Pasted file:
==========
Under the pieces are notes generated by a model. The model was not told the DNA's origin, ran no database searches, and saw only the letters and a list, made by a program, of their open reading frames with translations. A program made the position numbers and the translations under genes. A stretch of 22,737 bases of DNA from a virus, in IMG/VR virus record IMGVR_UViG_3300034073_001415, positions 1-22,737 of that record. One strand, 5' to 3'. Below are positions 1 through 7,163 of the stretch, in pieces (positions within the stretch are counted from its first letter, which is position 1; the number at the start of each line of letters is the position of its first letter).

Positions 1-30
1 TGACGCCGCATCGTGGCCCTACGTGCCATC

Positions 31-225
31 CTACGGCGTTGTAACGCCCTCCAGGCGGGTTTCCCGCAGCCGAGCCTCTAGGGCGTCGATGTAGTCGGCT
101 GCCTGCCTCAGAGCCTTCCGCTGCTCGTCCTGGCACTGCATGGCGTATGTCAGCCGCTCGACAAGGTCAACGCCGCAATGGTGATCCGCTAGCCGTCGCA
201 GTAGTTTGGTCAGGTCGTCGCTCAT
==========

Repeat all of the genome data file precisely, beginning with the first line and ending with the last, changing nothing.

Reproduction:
Under the pieces are notes generated by a model. The model was not told the DNA's origin, ran no database searches, and saw only the letters and a list, made by a program, of their open reading frames with translations. A program made the position numbers and the translations under genes. A stretch of 22,737 bases of DNA from a virus, in IMG/VR virus record IMGVR_UViG_3300034073_001415, positions 1-22,737 of that record. One strand, 5' to 3'. Below are positions 1 through 7,163 of the stretch, in pieces (positions within the stretch are counted from its first letter, which is position 1; the number at the start of each line of letters is the position of its first letter).

Positions 1-30
1 TGACGCCGCATCGTGGCCCTACGTGCCATC

Positions 31-225
31 CTACGGCGTTGTAACGCCCTCCAGGCGGGTTTCCCGCAGCCGAGCCTCTAGGGCGTCGATGTAGTCGGCT
101 GCCTGCCTCAGAGCCTTCCGCTGCTCGTCCTGGCACTGCATGGCGTATGTCAGCCGCTCGACAAGGTCAACGCCGCAATGGTGATCCGCTAGCCGTCGCA
201 GTAGTTTGGTCAGGTCGTCGCTCAT